Ben:                   Right here.

Ana:                   Yeah. Guided through whatever the school has sent out. One of my girlfriends was saying, she’s like, “I wonder if this is going to open up for families to travel and to be able to be more remote.” Let’s say, oh, next year maybe we want to take a month off and go to Europe and being that we have digital jobs, it’s easier to do that. Can we do that and still have zero impact on our child’s education because there’s an option of everything that I’ve been learning in school, they can also learn with their parents at home and kind of not even skip a beat. Looking at how things may change and where we may be going in the future is really fascinating and interesting to me.

Ben:                    It’s a brand new world out there. It’s trying times. Be happy that you don’t have a preschool student because there is no playbook for homeschooling preschoolers.

Ana:                    Oh goodness.

Ben:                    Woe is me, but Ana joking aside, obviously it’s a trying time. I appreciate you making the time to come on, be our guest and talk a little bit about how local businesses can make the most out of their content and SEO efforts in the wake of the Coronavirus. Thanks for being our guest.

Ana:                    Yeah, no worries. Thank you for having me. This was excellent. This was really fun.

Ben:                    All right, and that wraps up this episode of the Voices of Search podcast.

Ben:                    Thanks for listening to my conversation with Ana Raynes, founder of Simplified Impact. We’d love to continue the conversation with you. If you’re interested in contacting Ana, you can find a link to her LinkedIn profile in our show notes. You can contact her on Twitter. Her handle is stylinAna S-T-Y-L-I-N-A-N-A, or you can visit her company’s website, which is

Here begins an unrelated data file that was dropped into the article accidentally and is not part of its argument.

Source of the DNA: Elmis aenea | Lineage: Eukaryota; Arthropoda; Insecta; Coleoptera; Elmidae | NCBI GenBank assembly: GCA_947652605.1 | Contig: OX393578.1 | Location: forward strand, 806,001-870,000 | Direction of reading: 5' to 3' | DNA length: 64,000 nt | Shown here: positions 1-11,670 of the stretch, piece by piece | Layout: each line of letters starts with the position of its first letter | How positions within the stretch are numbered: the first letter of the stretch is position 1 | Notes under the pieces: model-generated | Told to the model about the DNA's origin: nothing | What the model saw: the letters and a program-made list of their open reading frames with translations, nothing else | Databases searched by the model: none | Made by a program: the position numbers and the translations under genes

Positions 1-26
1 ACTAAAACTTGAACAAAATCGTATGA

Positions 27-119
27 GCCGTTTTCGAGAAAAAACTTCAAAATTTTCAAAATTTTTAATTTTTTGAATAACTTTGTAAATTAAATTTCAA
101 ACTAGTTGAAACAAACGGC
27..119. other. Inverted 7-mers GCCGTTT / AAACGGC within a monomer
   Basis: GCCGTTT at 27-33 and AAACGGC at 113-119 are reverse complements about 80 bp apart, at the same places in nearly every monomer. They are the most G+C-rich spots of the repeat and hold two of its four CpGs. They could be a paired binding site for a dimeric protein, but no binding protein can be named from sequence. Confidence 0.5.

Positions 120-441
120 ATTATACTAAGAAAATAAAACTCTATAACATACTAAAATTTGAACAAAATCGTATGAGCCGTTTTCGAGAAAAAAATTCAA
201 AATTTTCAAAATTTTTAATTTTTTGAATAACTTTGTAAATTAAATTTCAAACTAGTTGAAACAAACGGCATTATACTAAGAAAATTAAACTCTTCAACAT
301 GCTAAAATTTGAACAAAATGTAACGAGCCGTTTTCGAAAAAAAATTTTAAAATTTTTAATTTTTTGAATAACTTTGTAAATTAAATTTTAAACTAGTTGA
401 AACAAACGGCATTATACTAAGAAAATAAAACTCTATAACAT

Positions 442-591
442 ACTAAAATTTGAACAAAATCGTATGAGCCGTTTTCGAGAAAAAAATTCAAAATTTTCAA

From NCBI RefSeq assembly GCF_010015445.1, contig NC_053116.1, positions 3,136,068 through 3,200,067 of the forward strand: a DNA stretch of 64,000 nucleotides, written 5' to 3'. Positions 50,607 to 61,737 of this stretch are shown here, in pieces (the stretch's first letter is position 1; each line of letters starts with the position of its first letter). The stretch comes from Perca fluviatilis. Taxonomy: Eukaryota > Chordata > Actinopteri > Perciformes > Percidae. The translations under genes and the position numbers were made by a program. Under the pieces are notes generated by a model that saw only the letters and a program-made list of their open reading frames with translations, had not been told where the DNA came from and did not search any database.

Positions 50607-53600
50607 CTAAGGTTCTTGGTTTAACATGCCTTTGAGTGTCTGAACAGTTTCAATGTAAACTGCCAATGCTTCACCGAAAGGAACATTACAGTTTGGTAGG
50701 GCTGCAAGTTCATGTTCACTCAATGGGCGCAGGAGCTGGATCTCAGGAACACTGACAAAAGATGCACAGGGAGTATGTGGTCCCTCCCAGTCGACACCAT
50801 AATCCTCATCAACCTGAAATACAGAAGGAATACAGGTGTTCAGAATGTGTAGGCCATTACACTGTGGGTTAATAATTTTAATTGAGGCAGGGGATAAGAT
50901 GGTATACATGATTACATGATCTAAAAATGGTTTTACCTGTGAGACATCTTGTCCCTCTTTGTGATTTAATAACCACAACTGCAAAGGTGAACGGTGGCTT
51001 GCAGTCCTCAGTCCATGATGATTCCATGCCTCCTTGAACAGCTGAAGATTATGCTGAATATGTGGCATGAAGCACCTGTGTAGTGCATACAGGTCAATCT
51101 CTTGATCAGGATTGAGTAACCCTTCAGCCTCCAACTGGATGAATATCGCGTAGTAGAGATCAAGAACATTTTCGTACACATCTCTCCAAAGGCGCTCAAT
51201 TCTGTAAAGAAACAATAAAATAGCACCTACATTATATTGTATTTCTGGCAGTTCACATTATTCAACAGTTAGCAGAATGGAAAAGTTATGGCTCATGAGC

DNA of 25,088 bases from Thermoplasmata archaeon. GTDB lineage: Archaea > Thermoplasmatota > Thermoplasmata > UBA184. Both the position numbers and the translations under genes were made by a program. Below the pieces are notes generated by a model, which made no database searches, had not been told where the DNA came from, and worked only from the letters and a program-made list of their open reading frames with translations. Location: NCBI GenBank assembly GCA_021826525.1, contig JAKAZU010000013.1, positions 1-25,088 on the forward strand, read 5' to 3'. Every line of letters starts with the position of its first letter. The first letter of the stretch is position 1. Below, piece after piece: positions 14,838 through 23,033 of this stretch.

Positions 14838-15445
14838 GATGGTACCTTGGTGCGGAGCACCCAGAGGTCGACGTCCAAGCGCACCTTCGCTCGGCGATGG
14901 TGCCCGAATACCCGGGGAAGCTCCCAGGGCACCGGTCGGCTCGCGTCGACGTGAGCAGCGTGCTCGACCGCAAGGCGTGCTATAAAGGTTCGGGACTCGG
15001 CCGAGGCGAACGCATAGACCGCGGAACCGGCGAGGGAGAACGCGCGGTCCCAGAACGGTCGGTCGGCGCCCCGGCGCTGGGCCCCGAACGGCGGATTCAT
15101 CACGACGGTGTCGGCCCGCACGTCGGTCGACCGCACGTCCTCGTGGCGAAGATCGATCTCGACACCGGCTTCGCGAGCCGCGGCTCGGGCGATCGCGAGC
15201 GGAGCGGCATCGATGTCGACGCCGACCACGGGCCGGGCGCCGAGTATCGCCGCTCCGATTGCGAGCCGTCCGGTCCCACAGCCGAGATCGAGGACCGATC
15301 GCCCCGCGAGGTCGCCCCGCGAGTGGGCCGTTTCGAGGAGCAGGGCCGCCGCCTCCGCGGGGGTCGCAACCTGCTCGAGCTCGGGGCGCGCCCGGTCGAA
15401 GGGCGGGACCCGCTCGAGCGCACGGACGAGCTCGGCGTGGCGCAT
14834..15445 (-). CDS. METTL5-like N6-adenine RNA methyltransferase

Ben:                    Just one more link to tell you about. If you didn’t have a chance to take notes while you were listening to this podcast, head over to where we have summaries of all of our episodes, contact information for our guests. You can also send us your topics suggestions, SEO questions. You can even apply to be a guest speaker on the Voices of Search podcast.

Ben:                    Of course, you could always reach out on social media. Our handle is voicesofsearch on Twitter and my personal handle is Benjshap, B-E-N-J-S-H-A-P. If you haven’t subscribed yet and you want a daily stream of SEO and content marketing insights in your podcast feed, we’re going to publish an episode every day during the work week. Hit the subscribe button on your podcast app and we’ll be back in your feed soon.

Ben:                    All right. That’s it for today, but until next time, remember, the answers are always in the data.

Tyson Stockton

Tyson Stockton

Tyson has over 10 years' experience in the digital marketing industry. As Vice President of Client and Account Management, Tyson manages the Enterprise Client Success team and SEO Consulting efforts at Searchmetrics. Tyson has worked with some of world’s largest enterprise websites including Fortune 500 and global eCommerce leaders. Prior to Searchmetrics, Tyson worked on the in-house side managing the SEO and SEM efforts of a collection of 14 sports specialty eCommerce companies in the US, Europe and Australia.